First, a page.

Joe Glazer (1918-2006), often called "Labor's Troubadour," spent a lifetime as one of America's noted historians of labor song. His booming baritone and exuberant guitar have performed for millions of workers, strikers, and students. He was the author of several significant labor songs, notably "The Mill Was Made of Marble," a commentary on the need for cleaner, safer mill conditions for textile workers. In addition to his performing, he was employed by the United Rubber Workers, the Textile Workers Union of America, and the United States Information Agency over the course of his career.
Glazer founded Collector Records in 1970 to distribute his own recordings of labor songs and those of younger and newer performers he had met through his work—many of them through the Labor Heritage Foundation, which he founded in 1978, and its yearly Great Labor Arts Exchange. Some artists, such as Bobbie McGee, went on to become well-known folk singers, but many Collector artists remained at their jobs. Eddie Starr (1956-2003) was a third-generation Illinois steelworker who declined a life on the road as a rock musician, and took a factory job at home to support his family. Kenny Winfree was a textile worker when Glazer heard his bluegrass-style labor songs. He continues to work, now at an aircraft plant in Texas, where he is an active member of UAW Local 848.
Collector Records paints a clear picture of workers' struggles. Songs depict everyday hazards and ailments encountered on the job, allowing workers to express their situation and make audiences aware of their plight. "Cotton Mill Colic" is a classic folk song written in 1926 by David McCarn, a textile mill worker in North Carolina that describes the harsh conditions and low pay of mill-working life. The steelworker in "Corrido Minero" sings about the ever-present danger of working in a mine with outdated equipment. Newer workplace issues are expressed in labor songs as well. The worker in John O'Connor's song suffers from carpal tunnel syndrome, one of the most frequent of modern workplace afflictions, occurring among those who perform a great deal of computer data entry and causing extreme pain in the hands and arms.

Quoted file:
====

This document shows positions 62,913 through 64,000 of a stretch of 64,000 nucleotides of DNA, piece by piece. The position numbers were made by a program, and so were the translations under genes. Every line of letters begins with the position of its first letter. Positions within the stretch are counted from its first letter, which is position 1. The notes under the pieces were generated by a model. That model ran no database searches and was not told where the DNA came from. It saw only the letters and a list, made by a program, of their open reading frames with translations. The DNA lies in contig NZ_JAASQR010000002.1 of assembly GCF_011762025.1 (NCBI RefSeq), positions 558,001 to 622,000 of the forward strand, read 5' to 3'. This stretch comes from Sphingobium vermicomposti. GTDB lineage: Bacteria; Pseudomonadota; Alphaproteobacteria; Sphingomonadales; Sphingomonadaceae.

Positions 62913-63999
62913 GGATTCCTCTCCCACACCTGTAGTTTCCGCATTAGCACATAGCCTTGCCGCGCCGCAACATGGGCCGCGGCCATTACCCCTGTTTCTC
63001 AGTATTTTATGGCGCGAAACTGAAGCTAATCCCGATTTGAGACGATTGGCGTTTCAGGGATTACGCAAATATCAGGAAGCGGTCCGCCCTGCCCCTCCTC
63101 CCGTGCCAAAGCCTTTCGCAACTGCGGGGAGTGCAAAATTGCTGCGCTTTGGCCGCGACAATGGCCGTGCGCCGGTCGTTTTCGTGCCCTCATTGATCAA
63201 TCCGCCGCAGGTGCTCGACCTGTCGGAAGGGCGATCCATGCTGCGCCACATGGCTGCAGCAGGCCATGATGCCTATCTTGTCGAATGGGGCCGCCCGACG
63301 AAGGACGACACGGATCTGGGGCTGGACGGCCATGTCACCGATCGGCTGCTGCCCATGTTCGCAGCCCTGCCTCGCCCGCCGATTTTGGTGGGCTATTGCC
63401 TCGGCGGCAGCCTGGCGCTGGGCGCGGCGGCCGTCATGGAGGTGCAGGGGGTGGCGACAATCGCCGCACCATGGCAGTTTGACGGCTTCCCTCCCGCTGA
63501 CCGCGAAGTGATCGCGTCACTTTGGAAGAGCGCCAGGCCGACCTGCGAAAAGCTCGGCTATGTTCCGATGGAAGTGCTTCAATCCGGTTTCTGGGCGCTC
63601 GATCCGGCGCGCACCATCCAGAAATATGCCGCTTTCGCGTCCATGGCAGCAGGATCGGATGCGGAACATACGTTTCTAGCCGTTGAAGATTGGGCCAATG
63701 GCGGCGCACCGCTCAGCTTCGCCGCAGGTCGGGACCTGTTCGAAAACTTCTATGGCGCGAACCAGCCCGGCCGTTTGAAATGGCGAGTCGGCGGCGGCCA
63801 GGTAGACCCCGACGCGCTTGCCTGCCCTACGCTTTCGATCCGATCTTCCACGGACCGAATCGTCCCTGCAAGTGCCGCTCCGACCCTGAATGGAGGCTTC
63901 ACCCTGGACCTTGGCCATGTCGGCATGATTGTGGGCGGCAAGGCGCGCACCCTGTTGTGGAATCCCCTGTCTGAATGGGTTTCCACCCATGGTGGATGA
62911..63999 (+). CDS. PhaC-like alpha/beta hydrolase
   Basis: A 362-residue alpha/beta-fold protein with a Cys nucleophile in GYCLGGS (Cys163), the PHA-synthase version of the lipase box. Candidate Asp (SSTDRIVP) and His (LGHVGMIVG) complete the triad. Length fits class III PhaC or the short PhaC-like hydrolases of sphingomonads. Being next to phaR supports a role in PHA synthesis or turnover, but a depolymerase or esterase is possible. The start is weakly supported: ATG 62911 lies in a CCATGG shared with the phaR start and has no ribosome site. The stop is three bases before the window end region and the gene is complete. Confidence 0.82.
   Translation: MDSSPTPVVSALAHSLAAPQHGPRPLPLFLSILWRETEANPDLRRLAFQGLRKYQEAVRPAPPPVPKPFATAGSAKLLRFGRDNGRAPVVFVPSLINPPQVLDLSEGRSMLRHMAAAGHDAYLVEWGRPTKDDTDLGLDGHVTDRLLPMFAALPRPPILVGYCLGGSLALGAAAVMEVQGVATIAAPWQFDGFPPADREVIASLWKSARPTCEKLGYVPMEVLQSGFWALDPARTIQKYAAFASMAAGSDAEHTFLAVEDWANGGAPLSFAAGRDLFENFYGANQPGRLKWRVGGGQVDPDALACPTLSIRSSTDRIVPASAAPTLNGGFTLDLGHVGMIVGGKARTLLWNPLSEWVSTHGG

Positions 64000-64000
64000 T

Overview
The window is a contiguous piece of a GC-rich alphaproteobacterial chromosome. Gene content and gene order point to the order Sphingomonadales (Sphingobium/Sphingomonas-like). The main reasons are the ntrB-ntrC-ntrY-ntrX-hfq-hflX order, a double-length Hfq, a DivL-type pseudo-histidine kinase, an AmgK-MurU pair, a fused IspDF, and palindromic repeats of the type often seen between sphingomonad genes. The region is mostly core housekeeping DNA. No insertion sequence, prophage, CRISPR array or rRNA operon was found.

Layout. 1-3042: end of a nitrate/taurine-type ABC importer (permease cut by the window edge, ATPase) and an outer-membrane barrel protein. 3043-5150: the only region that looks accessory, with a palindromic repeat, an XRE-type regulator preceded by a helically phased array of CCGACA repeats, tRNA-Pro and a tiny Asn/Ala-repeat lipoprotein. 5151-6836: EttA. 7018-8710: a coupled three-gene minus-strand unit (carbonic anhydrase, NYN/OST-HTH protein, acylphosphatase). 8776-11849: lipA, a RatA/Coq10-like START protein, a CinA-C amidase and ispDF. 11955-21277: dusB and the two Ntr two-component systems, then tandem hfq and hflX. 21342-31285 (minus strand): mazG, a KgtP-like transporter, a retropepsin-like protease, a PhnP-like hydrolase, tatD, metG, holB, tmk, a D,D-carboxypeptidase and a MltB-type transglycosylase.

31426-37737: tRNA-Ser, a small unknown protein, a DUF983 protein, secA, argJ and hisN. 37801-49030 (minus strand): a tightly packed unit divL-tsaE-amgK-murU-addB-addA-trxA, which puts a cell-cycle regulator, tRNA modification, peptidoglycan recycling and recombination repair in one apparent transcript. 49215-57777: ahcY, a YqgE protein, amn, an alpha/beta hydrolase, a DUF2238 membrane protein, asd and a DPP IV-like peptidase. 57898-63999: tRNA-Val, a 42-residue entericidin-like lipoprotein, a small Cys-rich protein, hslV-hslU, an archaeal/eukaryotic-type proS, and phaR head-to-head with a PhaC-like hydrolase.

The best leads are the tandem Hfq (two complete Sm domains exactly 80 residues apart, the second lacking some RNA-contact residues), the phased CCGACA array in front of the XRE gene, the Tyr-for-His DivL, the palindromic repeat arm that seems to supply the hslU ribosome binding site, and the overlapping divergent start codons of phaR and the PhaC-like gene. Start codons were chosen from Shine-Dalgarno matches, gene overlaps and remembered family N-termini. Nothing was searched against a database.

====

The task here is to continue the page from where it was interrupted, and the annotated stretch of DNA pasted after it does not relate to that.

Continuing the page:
This collection documents the activities of Joe Glazer's record label Collector Records. Materials include the label's original commercial recordings, paper records related to day-to-day business operations and production, field recordings made by Joe Glazer, and Glazer's personal music collection.
Collector Records Business Records is a historic collection presenting music to inspire and motivate working people. The Glazer family donated the collection to the Smithsonian Center for Folklife and Cultural Heritage in 2006.
A detailed SOVA finding aid with associated digitized materials is available here.
See a complete list of Collector Records available through Smithsonian Folkways